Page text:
If you’re having trouble staying on top of all the exemptions under the Fair Labor Standards Act (FLSA), you’re not alone. They can be confusing for organizations of any size.
In part one of this three-part series, we’ll look at one of the most common White Collar exemptions: the Administrative exemption. Employees who qualify are exempt from the minimum wage and overtime provisions of the FLSA.
To qualify for this White Collar exemption, an administrative employee needs to pass three tests:
- They must perform certain duties on a regular basis
- They must be paid on a salary basis, meaning they make the same EVERY week no matter how many hours they work or the quantity or quality of their work
- They must be paid at least the minimum exempt employee salary as determined by the Department of Labor.
The duties test is the trickiest for this exemption.
It’s important to note that job title does not influence the classification. In fact, someone with the word “administrative” in their title very likely doesn’t qualify for this exemption.
To be eligible for the exemption, the employee’s primary duty must be the performance of office or non-manual work directly related to the management or general business operations of the employer or the employer’s customers, and must include the exercise of discretion and independent judgment with respect to matters of significance.
Ultimately, this administrative exemption is intended for fairly high-level employees whose job focus is to "keep the business running." An example of an employee who would NOT qualify is an administration assistant who gets to decide between shipping via USPS or FedEx. Although this is non-manual work, has a bit to do with business operations, and there is some discretion in choosing between the post office and FedEx, the position doesn’t have to do with the management of the company, and the fact that the employee’s choices have some impact on the bottom line doesn’t mean they rise to being matters of significance.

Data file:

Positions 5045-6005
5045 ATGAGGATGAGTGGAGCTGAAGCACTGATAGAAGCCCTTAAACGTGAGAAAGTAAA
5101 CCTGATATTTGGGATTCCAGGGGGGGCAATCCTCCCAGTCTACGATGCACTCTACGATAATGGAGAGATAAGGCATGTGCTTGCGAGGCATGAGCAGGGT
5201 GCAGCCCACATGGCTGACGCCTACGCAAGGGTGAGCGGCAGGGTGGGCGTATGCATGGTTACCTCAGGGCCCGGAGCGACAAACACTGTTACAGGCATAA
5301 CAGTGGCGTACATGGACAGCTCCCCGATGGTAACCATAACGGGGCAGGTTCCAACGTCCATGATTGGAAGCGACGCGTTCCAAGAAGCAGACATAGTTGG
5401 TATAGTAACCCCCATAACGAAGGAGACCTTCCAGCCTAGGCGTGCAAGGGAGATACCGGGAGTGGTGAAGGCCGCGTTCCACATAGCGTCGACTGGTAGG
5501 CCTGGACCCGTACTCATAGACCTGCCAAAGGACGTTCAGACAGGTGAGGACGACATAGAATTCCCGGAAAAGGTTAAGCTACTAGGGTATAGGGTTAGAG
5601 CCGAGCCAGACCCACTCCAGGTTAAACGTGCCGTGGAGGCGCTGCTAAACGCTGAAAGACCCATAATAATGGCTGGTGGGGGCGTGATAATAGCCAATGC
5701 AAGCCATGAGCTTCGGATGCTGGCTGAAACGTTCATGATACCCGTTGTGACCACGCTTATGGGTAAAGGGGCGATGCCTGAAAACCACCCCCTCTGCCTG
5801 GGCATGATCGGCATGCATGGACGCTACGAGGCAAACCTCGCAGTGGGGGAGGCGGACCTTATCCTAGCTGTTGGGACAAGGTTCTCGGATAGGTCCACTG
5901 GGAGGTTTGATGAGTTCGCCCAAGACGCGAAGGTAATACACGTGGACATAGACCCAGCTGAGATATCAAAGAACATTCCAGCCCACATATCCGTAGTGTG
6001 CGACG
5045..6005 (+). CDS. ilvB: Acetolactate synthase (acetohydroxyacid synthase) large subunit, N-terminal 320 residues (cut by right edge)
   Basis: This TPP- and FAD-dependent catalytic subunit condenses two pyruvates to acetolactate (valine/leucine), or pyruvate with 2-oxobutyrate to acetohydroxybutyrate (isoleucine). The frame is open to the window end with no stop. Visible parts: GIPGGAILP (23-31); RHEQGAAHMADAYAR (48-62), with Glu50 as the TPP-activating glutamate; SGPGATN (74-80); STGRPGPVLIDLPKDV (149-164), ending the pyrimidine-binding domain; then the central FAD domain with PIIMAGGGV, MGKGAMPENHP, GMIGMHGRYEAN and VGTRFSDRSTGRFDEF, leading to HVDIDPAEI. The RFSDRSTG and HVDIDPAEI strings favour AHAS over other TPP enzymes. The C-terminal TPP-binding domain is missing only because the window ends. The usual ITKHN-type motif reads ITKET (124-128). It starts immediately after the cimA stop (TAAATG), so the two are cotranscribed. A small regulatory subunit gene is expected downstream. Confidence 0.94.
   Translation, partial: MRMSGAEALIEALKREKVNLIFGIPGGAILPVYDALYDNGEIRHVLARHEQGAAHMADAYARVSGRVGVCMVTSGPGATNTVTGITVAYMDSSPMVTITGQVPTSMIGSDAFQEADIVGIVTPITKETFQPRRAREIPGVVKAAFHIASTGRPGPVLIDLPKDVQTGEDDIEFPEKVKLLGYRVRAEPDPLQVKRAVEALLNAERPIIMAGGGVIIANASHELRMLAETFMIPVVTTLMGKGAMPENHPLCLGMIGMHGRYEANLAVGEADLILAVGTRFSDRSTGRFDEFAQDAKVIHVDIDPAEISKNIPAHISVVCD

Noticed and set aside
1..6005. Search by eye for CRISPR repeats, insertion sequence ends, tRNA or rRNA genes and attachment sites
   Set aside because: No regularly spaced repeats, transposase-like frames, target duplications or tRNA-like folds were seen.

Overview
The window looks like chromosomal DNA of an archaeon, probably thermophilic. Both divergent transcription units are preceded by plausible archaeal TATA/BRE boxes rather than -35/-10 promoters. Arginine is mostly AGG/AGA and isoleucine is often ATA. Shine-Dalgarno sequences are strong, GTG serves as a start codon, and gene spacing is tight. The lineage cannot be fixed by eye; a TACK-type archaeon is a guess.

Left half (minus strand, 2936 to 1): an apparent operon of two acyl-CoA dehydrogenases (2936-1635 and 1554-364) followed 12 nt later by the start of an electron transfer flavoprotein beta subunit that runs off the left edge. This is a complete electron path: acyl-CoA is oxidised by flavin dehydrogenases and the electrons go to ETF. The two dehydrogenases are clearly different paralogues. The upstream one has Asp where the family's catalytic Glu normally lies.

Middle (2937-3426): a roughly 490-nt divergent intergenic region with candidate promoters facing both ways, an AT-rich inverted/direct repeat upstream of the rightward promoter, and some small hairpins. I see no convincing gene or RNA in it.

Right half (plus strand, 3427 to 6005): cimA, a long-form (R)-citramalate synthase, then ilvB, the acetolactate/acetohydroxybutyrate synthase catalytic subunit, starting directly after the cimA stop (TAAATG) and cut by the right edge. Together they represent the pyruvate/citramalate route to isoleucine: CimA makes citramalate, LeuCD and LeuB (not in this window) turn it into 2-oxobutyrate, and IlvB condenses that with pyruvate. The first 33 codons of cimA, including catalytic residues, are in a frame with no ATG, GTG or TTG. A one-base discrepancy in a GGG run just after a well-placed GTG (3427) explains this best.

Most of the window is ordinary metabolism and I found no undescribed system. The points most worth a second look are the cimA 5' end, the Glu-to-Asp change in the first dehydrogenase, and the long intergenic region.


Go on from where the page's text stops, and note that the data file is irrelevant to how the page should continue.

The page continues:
It’s important to be aware that improperly classifying employees carries significant financial risk. The risks include potential attorneys’ fees, government fines, and double back wages for unpaid overtime during the period when an employee was incorrectly categorized as exempt.
Some states also have stricter requirements for which duties may qualify for the administrative exemption.
Accurately classifying employees can be a challenge, but it’s one you can’t afford to ignore.
If you have questions or need help with employee classification, sign up for a free, 7 day trial! You’ll have full access to our team of on-demand HR pros and the HR Support Center, where you can get help with everything from FLSA compliance, to everyday employee issues, to handbooks.